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Novak Djokovic’s anti-vaccination stance. The new heresy for a new morality? 

The more secularised society becomes, the more it resembles organised religion. The saga over Novak Djokovic’s Australian visa over the past fortnight with his ultimate ejection being ordered on the grounds of good order and the public interest.

Immigration Minister Alex Hawke used his discretionary power to revoke Djokovic’s visa days after a court overturned the earlier cancellation.

“Today I exercised my power under section 133C(3) of the Migration Act to cancel the visa held by Mr Novak Djokovic on health and good order grounds, on the basis that it was in the public interest to do so,” the minister said in a statement.

The government “is firmly committed to protecting Australia’s borders, particularly in relation to the COVID-19 pandemic,” Hawke said.

Hawke said he accepted Djokovic’s recent Covid-19 infection meant he was a “negligible risk to those around him”, but that he was “perceived by some as a talisman of a community of anti-vaccine sentiment”.

“I consider that Mr Djokovic’s ongoing presence in Australia may lead to an increase in anti-vaccination sentiment generated in the Australian community, potentially leading to an increase in civil unrest of the kind previously experienced in Australia with rallies and protests which may themselves be a source of community transmission … Having regard to … Mr Djokovic’s conduct after receiving a positive Covid-19 result, his publicly stated views, as well as his unvaccinated status, I consider that his ongoing presence in Australia may encourage other people to disregard or act inconsistently with public health advice and policies in Australia.”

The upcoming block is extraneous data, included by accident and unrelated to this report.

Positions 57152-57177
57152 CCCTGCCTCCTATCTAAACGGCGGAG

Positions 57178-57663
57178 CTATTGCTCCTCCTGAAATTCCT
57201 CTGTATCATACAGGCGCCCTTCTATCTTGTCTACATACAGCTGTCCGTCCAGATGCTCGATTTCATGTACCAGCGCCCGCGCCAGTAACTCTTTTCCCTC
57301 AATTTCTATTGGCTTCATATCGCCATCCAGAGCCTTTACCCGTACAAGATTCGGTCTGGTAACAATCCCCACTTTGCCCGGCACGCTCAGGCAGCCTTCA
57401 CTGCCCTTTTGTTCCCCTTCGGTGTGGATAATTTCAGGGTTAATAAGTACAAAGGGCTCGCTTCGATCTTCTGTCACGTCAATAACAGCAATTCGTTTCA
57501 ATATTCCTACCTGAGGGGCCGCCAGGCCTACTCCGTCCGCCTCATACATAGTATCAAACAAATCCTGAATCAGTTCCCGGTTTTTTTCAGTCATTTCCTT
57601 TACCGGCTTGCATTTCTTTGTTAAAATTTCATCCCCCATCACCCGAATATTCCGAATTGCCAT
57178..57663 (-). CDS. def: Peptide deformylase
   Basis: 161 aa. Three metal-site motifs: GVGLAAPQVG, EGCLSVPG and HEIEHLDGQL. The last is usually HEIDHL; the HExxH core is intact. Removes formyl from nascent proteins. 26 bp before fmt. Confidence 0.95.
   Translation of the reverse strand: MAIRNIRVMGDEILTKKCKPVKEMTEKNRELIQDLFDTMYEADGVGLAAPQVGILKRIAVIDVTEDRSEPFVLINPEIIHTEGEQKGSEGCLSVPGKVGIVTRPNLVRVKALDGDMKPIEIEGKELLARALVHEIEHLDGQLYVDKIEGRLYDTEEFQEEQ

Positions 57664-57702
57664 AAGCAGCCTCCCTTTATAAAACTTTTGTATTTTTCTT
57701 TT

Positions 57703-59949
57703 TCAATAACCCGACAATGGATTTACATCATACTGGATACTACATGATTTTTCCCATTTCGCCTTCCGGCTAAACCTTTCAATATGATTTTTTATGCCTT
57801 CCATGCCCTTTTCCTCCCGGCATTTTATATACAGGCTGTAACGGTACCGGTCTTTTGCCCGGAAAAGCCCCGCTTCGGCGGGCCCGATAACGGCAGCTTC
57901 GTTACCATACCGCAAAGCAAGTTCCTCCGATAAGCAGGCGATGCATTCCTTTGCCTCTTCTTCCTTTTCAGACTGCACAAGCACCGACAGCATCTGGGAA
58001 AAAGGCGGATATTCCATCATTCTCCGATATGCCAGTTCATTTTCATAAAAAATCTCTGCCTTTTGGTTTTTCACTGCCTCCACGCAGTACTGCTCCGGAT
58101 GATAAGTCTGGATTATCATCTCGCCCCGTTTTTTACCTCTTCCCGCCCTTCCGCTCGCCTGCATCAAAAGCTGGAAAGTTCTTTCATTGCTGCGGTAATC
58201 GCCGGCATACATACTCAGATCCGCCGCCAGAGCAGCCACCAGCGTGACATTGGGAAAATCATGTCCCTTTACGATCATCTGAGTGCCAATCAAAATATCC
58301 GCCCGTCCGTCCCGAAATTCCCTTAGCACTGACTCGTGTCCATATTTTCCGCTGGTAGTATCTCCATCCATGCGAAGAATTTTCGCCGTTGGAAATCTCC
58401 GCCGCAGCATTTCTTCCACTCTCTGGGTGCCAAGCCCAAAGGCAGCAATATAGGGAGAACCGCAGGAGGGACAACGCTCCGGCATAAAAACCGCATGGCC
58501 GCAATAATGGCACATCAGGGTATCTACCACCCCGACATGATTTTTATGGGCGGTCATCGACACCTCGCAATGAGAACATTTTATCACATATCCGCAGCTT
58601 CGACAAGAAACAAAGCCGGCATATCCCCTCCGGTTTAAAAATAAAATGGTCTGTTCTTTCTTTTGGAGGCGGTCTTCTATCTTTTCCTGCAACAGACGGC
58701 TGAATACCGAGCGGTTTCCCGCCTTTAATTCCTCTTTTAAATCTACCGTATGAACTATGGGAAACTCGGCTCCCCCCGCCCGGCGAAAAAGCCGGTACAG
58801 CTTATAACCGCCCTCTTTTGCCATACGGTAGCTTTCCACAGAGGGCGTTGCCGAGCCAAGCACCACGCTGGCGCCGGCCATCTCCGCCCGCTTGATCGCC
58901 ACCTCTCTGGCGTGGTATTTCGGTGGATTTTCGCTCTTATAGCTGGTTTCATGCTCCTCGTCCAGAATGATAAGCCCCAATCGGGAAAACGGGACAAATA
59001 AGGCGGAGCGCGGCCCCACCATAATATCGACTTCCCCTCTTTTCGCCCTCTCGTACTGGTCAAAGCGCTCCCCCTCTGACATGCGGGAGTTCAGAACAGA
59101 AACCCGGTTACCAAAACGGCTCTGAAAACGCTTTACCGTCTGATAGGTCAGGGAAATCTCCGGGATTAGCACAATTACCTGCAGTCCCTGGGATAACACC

The sovereignty of the Australian state, and its internal legislation, empowers the Immigration Minister to do just this, with very broad-ranging legislation sitting in the hands of the Minister. The judge in the appeals court probably rightly carried out his duty to enforce the law, irrespective of the reasons behind the decision. Whether such discretionary power in the hands of a Minister is reflective of a society ordered by men rather than laws, is a different question.

However, the defence of the Minister, as one of protecting public order (public interest and good order) is not new. It is engrained not only in legislation in most countries, ‘preventing disorder’ is one of the most common phrases in the European Convention on Human Rights, and a caveat to a large number of the so-called human rights.

Freedom to manifest one’s religion or beliefs shall be subject only to such limitations as are prescribed by law and are necessary in a democratic society in the interests of public safety, for the protection of public order, health or morals, or for the protection of the rights and freedoms of others.

This is the same human rights convention that protects human rights by allowing liberty to be taken away, most notably, for alcoholics, for the prevention of the spreading of infectious diseases, of persons of unsound mind, alcoholics or drug addicts or vagrants;